How To Correct Mistakes

You bury them. And the bigger the mistake, the deeper you bury the correction.

From Tuesday’s Washington Post on page A02:

A story in the July 12 Sports section should have indicated that the top four finishers in the men’s 100-meter dash at the U.S. Olympic trials were separated by eight-hundredths of a second.

A story in the July 11 Sports section should have indicated that Katie Hoff won the 400-meter individual medley at the U.S. Olympic swimming trials.

The Web Watch column in the July 11 Business section misstated the name of a new business partner of the Evite Web service. The company is TicketWeb, not TicketNow.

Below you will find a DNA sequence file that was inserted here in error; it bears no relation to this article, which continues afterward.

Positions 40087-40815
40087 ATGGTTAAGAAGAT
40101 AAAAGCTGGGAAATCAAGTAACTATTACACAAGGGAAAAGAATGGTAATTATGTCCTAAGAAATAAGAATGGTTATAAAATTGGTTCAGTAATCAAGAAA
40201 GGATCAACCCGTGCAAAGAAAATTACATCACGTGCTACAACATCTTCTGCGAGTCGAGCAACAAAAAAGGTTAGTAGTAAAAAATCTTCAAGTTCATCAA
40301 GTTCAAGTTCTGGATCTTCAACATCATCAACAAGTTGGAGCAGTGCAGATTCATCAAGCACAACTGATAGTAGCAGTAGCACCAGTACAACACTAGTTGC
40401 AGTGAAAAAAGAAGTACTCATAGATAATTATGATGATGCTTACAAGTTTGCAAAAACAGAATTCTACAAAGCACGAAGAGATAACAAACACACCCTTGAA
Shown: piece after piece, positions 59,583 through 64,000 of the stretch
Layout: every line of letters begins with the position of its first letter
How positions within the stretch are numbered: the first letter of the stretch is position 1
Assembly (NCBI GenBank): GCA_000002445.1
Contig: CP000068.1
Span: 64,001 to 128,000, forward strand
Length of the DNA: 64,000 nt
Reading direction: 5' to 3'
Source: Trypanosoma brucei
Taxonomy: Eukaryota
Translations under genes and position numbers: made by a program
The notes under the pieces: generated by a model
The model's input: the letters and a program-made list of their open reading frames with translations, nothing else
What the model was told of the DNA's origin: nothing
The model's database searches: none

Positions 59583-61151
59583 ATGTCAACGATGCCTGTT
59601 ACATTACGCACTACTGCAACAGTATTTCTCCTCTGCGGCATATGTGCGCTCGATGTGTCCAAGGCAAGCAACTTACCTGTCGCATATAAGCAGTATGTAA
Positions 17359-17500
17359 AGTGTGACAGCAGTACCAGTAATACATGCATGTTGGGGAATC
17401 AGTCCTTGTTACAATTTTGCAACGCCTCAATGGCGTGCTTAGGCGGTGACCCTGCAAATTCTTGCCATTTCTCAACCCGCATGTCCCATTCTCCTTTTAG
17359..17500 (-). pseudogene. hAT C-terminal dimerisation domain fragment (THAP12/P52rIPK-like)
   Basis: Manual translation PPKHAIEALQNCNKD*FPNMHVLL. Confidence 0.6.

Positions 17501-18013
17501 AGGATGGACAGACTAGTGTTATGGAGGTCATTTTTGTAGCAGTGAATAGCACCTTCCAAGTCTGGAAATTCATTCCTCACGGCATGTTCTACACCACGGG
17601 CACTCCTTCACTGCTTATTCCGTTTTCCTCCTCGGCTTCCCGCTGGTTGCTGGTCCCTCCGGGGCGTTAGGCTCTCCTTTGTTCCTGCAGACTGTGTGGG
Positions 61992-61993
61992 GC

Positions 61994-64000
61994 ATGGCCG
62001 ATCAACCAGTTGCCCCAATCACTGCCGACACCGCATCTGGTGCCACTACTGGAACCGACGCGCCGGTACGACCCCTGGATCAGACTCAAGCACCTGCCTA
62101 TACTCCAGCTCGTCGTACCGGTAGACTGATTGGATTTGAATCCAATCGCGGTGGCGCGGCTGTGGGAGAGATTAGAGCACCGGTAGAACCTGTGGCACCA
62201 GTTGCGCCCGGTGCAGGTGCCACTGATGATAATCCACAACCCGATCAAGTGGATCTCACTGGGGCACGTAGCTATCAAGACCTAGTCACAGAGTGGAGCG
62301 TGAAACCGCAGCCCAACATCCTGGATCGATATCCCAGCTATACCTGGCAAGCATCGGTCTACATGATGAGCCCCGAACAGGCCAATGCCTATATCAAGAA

A July 10 story on a new Senate report on intelligence failures said that former ambassador Joseph C. Wilson IV told his contacts at the CIA that Iraq had tried to buy 400 tons of uranium from the African nation of Niger in 1998. In fact, it was Iran that was interested in making that purchase, but no contract was signed, according to the report.

Obviously, you can see how eager WaPo was to correct a story which confused Iran and Iraq — the correction was prominently placed after two separate corrections relating to stories about the U.S. Olympic trials, and after a correction about the name of a web-based ticketing service.

Nice mea culpa, boys.

What do you think?